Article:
Mangrove Monitoring

Mangroves are a very valuable and understudied plant species.  They provide $100,000 per hectare per year in services that are critical to the overall health of coastal ecosystems.  Mangroves act as fishery habitats, they sequester carbon, filter runoff, and protect coastlines from hurricanes.

We are collaborating with the Aburto Lab and the Gulf of California Marine Program at the Scripps Institution of Oceanography to use drone and satellite imagery to quantify mangrove species and extent in Baja California.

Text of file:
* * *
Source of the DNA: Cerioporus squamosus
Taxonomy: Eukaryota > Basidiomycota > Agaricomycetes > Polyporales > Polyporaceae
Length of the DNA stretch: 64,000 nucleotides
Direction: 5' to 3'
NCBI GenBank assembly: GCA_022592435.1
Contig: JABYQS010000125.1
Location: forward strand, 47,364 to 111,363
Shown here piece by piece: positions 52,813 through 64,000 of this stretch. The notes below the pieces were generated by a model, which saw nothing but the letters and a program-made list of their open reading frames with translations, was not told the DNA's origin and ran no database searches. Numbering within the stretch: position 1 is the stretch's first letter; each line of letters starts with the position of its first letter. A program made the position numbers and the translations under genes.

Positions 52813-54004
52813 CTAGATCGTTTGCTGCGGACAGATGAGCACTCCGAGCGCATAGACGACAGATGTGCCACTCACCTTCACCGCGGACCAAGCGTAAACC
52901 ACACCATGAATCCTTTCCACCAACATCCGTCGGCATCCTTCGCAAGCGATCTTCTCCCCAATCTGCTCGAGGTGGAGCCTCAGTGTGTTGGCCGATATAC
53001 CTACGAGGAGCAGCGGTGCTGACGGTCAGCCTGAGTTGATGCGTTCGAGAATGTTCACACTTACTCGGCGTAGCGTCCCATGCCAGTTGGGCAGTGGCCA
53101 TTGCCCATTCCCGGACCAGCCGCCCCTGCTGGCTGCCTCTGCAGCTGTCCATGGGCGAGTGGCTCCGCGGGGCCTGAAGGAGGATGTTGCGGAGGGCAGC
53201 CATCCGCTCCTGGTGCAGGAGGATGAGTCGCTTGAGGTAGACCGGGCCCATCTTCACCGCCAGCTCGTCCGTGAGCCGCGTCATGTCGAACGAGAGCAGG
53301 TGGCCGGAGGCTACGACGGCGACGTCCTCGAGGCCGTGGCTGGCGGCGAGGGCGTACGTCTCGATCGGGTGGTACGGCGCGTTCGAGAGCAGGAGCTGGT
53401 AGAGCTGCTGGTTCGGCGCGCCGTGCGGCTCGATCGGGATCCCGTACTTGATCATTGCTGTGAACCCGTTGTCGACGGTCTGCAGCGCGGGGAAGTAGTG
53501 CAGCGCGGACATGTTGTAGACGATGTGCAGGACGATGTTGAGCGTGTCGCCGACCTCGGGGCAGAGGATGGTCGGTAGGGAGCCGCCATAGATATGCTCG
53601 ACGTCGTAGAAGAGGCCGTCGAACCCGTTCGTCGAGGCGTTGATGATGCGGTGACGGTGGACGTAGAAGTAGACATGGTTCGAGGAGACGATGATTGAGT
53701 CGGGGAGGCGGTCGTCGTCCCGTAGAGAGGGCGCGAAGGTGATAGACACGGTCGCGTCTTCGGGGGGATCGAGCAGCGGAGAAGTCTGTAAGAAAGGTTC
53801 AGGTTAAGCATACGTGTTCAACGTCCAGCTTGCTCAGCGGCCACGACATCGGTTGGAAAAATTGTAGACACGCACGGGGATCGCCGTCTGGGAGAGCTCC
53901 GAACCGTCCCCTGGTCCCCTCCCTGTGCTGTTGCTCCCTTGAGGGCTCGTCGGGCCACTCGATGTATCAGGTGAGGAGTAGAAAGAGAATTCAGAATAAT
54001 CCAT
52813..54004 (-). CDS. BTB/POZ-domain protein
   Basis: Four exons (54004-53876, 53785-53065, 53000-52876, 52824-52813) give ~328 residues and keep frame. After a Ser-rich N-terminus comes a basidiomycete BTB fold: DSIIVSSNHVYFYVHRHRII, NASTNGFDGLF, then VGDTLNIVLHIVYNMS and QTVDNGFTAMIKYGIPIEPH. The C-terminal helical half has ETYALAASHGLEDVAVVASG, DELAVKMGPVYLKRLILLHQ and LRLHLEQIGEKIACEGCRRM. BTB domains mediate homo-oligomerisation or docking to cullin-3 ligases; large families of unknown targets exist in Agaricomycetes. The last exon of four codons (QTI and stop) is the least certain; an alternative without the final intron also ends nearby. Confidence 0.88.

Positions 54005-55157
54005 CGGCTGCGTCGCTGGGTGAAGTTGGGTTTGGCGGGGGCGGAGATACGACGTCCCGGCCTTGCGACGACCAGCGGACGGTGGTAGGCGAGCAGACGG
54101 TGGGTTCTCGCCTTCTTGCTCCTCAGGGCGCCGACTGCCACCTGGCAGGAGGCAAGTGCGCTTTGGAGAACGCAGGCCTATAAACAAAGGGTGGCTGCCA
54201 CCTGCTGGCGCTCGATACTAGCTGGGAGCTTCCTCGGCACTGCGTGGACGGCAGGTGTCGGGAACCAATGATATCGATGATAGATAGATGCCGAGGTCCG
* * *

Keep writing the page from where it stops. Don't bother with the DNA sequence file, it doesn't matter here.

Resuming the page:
Drone in Baja

During the summer of 2017, Eric Lo, Brynn Hall, and Nicholas Bouck traveled to Baja California with our SIO collaborators to capture drone imagery and ground truth data on the mangroves, and are currently exploring machine learning techniques to automate analysis of these data.

Fall 2017 Update: Nicholas Bouck and John Dorian have been leading the development of a gamified data labeling tool.  This tool will dramatically improve our machine learning results and increase our capacity for experimentation.  We will be opening this tool to UCSD students in January 2018 for beta testing.  If you are interested in learning more about labeling events or becoming involved in this project contact us.